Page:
A. Subject Matter Jurisdiction

Railquip argues that we lack subject matter jurisdiction because Intertran's claim does not satisfy the $75,000 amount-in-controversy requirement for diversity cases. See 28 U.S.C. § 1332(a). We must address this argument prior to considering Railquip's venue argument. See Fitzgerald v. Vogel, No. 02-7849, 2003 WL 203562, at *1 (E.D. Pa. Jan. 29, 2003) (citing 15 CHARLES ALAN WRIGHT & ARTHUR R. MILLER, FEDERAL PRACTICE AND PROCEDURE § 3827 (2d ed. 1986) and Leroy v. Great W. United Corp., 443 U.S. 173, 180 (1979)).

According to Railquip, approximately $340,000 of Intertran's damages claim is not yet payable and may not be used to satisfy the $75,000 jurisdictional threshold. (doc. 11, pp. 5-6). Railquip points out that Intertran alleges that it "will be" entitled to the $340,000 commission when Railquip satisfies the purchase order in question and that "Railquip will refuse to pay Intertran these commissions." Id. at 8-9. Railquip argues that future payments which may become due after the filing of a complaint may not be used to satisfy the amount-in-controversy requirement in diversity cases. Id. at 6 (citing Gray v. Occidental Life Ins. Co., 387 F.2d 935, 936 (3d Cir. 1968); Hilley v. Mass. Mut. Life Ins. Co., 32 F. Supp. 2d 195, 197 (E.D. Pa. 1998)). Without the $340,000 in future commission payments, Railquip argues, Intertran's remaining damages claims do not exceed $75,000. Id. at 7 n.1.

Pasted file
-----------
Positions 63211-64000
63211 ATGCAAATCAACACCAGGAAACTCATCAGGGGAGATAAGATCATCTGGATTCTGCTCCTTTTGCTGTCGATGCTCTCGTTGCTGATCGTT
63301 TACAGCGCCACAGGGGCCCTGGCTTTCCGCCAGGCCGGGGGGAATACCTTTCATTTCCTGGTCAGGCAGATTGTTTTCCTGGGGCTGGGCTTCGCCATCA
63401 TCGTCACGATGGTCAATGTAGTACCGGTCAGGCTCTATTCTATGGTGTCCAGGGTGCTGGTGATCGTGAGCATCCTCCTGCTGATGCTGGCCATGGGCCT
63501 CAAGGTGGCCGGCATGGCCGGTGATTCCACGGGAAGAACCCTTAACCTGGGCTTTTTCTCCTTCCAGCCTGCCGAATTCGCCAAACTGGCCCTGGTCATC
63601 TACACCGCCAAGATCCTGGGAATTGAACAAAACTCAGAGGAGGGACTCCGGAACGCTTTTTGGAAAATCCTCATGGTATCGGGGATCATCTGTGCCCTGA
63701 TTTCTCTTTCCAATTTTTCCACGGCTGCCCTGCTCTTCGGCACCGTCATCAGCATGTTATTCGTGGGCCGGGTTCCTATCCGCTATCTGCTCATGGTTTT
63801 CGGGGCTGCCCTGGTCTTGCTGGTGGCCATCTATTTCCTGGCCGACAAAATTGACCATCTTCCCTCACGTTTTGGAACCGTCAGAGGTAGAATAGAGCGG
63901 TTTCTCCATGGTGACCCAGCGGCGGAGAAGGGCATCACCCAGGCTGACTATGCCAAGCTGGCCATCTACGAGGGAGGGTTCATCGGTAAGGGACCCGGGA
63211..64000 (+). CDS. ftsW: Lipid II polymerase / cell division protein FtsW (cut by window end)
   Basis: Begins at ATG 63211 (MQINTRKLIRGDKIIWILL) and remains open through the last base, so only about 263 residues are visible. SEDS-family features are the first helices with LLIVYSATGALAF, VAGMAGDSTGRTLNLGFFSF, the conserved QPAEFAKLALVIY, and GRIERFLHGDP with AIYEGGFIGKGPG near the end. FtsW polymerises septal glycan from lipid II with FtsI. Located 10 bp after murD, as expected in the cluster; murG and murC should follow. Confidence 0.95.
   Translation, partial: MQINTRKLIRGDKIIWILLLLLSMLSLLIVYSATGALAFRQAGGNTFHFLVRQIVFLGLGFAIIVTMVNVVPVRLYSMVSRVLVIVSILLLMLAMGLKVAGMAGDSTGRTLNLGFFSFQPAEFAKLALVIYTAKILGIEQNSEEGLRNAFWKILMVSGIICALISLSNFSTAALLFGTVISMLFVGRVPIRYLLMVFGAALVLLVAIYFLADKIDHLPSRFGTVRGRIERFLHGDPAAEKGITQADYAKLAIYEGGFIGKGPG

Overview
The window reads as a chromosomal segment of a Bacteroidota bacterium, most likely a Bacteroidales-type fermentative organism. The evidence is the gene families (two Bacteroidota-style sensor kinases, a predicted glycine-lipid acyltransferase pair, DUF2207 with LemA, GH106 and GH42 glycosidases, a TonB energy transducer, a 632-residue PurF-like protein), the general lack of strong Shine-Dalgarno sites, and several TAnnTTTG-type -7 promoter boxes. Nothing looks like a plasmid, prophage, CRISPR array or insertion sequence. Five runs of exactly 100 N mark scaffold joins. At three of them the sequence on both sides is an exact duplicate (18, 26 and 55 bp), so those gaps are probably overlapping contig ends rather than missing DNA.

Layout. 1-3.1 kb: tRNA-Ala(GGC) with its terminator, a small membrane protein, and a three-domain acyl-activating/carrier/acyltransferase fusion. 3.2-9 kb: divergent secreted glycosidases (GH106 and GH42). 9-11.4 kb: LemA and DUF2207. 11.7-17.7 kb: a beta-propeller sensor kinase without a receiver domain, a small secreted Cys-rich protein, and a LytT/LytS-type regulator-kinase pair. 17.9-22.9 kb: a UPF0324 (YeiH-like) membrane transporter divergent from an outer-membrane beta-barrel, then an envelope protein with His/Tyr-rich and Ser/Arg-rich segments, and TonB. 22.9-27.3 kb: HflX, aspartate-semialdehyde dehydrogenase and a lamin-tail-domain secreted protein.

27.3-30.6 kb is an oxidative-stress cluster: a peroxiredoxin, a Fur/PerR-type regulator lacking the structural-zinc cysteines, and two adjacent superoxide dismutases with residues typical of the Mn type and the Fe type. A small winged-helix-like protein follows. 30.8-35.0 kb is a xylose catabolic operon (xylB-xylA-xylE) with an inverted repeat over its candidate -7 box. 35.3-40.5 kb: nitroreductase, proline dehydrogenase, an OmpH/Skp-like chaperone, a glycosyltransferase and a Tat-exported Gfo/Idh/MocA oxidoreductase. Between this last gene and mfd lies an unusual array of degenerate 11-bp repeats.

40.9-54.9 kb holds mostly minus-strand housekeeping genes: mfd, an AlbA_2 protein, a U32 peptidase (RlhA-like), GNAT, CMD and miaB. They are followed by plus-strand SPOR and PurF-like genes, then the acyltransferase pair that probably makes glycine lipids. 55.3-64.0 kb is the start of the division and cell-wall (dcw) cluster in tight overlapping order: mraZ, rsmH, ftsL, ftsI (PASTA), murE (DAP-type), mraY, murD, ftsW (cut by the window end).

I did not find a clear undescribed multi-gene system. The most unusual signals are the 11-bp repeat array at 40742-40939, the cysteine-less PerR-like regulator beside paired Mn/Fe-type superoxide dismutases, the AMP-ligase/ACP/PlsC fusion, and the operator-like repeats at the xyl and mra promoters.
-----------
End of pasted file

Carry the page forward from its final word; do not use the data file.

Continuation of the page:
In response, Intertran, citing St. Paul Mercury Indem. Co. v. Red Cab Co., 303 U.S. 283, 58 S.Ct. 586, 82 L.Ed. 845 (1938), argues that it is not apparent to a "legal certainty" that it cannot recover damages in excess of $75,000. (doc. 12, pp. 6-7). Intertran argues that the damages for unpaid commissions pertaining to concealed orders and improperly calculated commissions are sufficient to meet the jurisdictional limit. Id.